My first years in the magnet factory were in the R&D department, where three of us worked on new products and processes. We had miniature versions of production melting furnaces, powder mills, presses, sintering and heat-treating furnaces, etc., all in a space of about 3,000 square feet that we shared with quality control. We were trying to leverage the findings of university papers and industrial patents, repeating and building on their work with an eye to making improvements and getting patents of our own.
At the time, the physics behind the magnetic properties of elements and alloys was strong in theory and sketchy in details, so new and better magnets were made by trying stuff: different compositions, powder and grain sizes, heat treatments, etc., using Design of Experiments to find, then optimize families of magnets such as iron-chrome-cobalt and neodymium-iron-boron (NdFeB) to add to our catalog.
In the 1980s, the science got better and computers allowed physicists to hone in on likely new magnets using first principles, but even then, the real world would not cooperate if for no other reason than the purities of research-grade materials just aren’t available in industrial quantities. And if they were, we’d contaminate them anyway.
So, the optimization we did in the lab became just a starting point for production, where different equipment, batch sizes, furnace temperature profiles, etc., meant we had to find the most robust process conditions all over again.
Maybe if we’d had today’s comprehensive data collection, advanced analytics, some clever apps and a few YouTube videos, we’d have been able to shorten the R&D process. But those tools are mostly useful only if someone already knows how to do it. They’re good for promulgating and institutionalizing knowledge, but not the way it’s usually discovered.
With the focus we have today on spreading information around (and that’s extremely valuable), we tend to overlook the importance of developing it in the first place. So, I was pleased to attend a session at the recent Emerson Global Users Exchange on how Fisher Advanced Research is working to understand vibration failures of valves, piping and equipment.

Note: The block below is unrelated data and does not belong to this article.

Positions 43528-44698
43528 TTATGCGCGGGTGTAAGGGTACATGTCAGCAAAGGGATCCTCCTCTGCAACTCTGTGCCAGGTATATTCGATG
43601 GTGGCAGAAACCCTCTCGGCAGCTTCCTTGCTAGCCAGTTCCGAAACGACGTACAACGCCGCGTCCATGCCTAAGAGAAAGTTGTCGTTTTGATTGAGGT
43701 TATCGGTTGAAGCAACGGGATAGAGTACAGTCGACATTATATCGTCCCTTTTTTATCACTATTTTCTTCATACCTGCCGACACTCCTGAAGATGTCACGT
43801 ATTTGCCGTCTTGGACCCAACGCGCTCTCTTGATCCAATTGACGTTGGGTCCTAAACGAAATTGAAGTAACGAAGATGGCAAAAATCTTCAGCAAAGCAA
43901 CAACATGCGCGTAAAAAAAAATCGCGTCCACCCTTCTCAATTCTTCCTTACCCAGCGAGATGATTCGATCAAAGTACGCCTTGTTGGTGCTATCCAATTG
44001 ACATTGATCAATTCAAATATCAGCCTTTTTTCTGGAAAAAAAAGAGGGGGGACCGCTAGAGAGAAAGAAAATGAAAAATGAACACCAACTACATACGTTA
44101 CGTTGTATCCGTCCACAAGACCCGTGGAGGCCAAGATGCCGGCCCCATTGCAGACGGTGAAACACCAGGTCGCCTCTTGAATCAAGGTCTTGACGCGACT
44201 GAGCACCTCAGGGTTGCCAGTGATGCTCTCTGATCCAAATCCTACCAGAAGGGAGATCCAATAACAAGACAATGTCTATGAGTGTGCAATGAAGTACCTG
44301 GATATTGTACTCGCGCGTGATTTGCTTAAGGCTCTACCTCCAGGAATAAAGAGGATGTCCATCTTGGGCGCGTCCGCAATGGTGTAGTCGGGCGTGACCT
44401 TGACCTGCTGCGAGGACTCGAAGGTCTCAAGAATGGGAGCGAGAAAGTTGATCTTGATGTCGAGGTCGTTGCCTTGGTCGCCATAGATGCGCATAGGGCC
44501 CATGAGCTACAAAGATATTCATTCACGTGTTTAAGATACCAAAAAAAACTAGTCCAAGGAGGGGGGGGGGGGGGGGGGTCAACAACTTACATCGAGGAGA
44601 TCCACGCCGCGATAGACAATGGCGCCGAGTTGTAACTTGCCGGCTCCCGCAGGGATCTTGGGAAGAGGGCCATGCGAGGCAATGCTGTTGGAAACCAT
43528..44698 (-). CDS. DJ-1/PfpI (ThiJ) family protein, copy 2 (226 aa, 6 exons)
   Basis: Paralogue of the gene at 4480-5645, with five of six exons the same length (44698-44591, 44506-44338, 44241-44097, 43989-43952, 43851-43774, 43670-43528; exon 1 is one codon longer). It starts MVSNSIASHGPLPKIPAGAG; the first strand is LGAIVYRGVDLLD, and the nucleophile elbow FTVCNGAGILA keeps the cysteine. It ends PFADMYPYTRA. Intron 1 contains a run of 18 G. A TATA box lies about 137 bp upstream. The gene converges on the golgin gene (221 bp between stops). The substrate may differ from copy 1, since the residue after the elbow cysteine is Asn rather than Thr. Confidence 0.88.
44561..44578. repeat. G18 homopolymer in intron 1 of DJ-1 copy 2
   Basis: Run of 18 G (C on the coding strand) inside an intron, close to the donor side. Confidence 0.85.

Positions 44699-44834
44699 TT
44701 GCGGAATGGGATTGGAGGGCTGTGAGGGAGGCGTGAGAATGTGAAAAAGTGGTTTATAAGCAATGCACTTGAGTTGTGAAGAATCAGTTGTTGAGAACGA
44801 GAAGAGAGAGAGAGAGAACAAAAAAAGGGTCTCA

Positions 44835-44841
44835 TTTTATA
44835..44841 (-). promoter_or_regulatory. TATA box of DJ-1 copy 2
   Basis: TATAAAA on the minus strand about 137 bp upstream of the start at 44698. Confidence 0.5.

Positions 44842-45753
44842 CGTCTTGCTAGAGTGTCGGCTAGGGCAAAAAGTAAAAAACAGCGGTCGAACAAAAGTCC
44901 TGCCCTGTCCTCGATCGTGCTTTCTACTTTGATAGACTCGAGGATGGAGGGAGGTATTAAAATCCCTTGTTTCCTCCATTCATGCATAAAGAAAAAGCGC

Fisher researchers have instrumented a reconfigurable lab test rig with numerous vibration sensors and decibel meters to record frequencies, intensities and sound levels, and correlating them with damage to valve components, piping and fittings using analytical software. They’ve learned some things about how operating conditions cause valve element damage, tubing failures and cracks in pipes.
But they acknowledge that the lab research is not being done on real-world systems, and they need to correlate it with results from running plants. To that end, they’re working with Absolute Energy on a problem with repeated fatigue crack failures of a diffuser in a steam let-down system for an evaporator feed.
Absolute tried changing the diffuser, using different materials and relocating components, but the cracks recurred. A vibration consultant did an analysis and recommended the usual fixes—to add mass for dampening, and to stiffen the structure—but those remedies are not practical on the elevated structure.
Fisher provided instrumentation, did an analysis based on its lab findings and is close to recommending a solution. Meanwhile, using the Fisher data, Absolute has correlated the cracking with operating the plant closer to its highest energy efficiency, so it’s preventing the failure by allowing the facility to run less efficiently.
As plants push processes to maximize productivity, quality and efficiency, more may run into valve and equipment failures due to higher stresses. If they do, Fisher invites them to become test cases for its vibration algorithms.
Real knowledge is built bit by bit. It’s great to see it happen, and even better to be part of it.